Put the lens cap on your digital video camcorder. For the moment, forget that this small gadget shoots video. Instead, look around the body of the device and find the microphone. Every camcorder has one. While it may be hard to find, it should look something like the classic microphones you've seen before; maybe it's got a black or silver mesh over a little area toward the top or front of the camcorder. If you can't find it, check your manual.
Now, instead of shooting video, hold the camera in such a way that you can press the record button while holding the microphone a few inches from the sound or person you want to record.
If you're having difficulty knowing whether you're recording, you can keep the LCD flip screen open so you can see the red dot indicating that recording is under way.
Recording audio while you're shooting video can be extremely challenging for at least a couple of reasons. One is that every time you move to get a different shot, your distance to the source of sound changes significantly. When you record audio while shooting video, the microphone tends to take a backseat to the lens. The problem isn't the technology; it's just the nature of shooting video. Move away for a wide shot, and the microphone can't pick up any talking. Move close for a detail shot, and the voices boom. Using this sound is exceptionally difficult for technical reasons.
Another reason that it's quite challenging to record sound and video at the same time is because it's no small feat to record interesting conversation. When you really listen to them dispassionately, even enjoyable conversations are unbearably dull. You might have expected to record a fun bit of conversation, but it goes on and on, with no beginning and no end, and only a long stream of sound. Our brain fools us into thinking conversations are discrete and finitewhen in truth they are very slow, very repetitive, and often missing key words or using half thoughts. Even with great tools and lots of practice, when you try to record one, you still end up missing parts; it's hard to capture the entire thing.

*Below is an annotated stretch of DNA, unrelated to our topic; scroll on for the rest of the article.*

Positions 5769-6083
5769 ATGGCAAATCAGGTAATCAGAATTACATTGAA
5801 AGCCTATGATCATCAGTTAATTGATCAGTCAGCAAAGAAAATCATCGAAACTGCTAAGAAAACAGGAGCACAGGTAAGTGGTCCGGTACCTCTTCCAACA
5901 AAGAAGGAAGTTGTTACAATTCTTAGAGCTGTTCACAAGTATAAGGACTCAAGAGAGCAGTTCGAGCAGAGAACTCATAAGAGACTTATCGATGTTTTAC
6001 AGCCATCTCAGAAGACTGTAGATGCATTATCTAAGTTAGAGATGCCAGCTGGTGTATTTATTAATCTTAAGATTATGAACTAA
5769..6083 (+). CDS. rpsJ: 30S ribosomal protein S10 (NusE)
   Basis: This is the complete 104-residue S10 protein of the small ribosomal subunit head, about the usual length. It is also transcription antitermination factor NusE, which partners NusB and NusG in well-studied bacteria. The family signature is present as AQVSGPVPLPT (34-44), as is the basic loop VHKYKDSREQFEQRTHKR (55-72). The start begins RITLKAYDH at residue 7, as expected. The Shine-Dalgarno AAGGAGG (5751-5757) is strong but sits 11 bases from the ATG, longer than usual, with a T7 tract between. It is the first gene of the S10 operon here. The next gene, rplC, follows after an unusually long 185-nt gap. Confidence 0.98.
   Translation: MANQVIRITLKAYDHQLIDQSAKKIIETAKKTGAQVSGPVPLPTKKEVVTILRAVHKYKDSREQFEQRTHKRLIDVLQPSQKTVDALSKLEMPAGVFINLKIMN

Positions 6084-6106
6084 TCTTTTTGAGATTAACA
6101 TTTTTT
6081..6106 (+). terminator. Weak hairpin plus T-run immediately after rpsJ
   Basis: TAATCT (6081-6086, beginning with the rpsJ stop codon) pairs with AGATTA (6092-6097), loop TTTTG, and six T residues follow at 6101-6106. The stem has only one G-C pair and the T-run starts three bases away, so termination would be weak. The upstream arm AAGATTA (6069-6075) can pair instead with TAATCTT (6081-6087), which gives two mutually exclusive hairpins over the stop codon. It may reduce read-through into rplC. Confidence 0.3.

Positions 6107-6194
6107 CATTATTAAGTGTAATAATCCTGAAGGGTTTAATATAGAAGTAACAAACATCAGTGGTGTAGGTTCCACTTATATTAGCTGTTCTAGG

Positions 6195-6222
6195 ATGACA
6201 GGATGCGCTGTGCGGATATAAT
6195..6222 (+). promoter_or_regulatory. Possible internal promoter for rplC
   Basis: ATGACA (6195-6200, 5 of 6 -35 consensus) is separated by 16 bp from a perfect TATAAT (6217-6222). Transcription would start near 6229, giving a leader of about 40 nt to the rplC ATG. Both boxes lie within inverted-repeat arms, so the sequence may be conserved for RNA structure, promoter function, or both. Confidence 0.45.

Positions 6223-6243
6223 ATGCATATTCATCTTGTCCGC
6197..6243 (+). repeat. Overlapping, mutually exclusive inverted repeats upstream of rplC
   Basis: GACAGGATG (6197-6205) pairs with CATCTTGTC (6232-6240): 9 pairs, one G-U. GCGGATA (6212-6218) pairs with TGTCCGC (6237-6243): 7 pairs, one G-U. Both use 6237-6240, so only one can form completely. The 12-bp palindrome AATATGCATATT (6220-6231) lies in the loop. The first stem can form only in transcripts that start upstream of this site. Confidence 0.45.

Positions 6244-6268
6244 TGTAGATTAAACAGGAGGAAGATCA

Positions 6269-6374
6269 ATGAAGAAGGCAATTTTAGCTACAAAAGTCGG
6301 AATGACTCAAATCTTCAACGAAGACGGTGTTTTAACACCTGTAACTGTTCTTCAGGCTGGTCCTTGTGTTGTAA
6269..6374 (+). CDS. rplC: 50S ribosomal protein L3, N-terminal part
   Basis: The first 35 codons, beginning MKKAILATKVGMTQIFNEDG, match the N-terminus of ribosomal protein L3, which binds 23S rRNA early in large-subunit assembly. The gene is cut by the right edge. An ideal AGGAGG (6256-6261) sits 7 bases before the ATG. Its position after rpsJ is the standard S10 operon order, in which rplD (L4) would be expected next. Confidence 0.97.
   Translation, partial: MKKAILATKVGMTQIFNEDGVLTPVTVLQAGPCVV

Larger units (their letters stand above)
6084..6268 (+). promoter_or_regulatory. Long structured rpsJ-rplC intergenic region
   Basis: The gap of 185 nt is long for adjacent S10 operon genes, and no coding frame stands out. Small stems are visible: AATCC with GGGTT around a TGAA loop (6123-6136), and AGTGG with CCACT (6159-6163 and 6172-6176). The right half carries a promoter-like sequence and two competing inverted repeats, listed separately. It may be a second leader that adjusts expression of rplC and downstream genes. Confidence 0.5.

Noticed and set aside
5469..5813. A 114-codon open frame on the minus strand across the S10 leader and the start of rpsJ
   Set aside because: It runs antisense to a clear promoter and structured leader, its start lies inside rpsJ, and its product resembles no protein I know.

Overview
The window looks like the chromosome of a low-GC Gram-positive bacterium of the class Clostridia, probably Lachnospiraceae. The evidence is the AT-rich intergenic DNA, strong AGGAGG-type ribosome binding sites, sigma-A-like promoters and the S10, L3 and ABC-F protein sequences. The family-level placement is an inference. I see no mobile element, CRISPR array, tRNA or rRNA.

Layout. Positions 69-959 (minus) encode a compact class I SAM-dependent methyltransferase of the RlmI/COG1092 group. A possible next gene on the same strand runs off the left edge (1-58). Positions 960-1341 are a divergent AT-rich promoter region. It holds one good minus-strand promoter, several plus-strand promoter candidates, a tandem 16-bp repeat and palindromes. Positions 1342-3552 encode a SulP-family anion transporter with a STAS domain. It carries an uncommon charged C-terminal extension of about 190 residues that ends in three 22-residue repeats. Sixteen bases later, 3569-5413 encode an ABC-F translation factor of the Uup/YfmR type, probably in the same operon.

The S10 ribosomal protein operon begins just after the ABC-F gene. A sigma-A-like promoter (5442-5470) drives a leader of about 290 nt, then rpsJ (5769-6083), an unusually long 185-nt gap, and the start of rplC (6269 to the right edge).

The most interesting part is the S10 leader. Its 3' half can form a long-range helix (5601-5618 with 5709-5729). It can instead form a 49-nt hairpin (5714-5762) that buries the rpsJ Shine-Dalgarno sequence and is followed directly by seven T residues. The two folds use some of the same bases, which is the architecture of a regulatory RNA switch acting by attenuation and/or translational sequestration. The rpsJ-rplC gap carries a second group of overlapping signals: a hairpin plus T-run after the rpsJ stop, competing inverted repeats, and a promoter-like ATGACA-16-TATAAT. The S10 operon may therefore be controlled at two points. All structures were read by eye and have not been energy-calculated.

To circumvent the challenges of recording a conversation in video and audio at the same time, shoot video for the picture part first, and later record audio. That way you can focus specifically on the goal of getting good sound, and you have a better chance of getting the raw materials required to make high-quality product.
Christopher wants to record some of the endearing things his daughter and her friends are talking about at her 12th birthday party. But instead of shooting video and concentrating on the sound at the same time, Christopher concentrates solely on getting the images he needs to edit. Then, at some later point in the event, he makes a mental shiftusing the camcorder only as a microphone to interview the girls, asking questions, eavesdropping a little, intently listening to the sounds of the event.
Using the camcorder as a microphone has many advantages, in addition to those just described. In the first place, there is something far less invasive about a microphone than a camcorder. People act differently when a lens is pointed at them. While they still might be a little uptight with you holding out a microphone (even one shaped like a camera!), they do tend to relax once you're making eye contact and standing closerboth possible now that the camera isn't in front of your face.
Keeping the lens cap on the camera tends to help disarm your subjects, for some reason. Anything you can do to help your subject relax will result in a better recording (audio as well as video).
Christopher holds the microphone about an inch or two from the mouth of whoever is speaking. This guarantees the voice will be very clear and much louder than any of the background sounds in the room. While it's always challenging to record people (as luck would have it, people always seem to be their funniest when you're talking to someone else and the microphone is so far away you can barely hear them), holding a camcorder like a microphone is a direct and easy way to get live sound.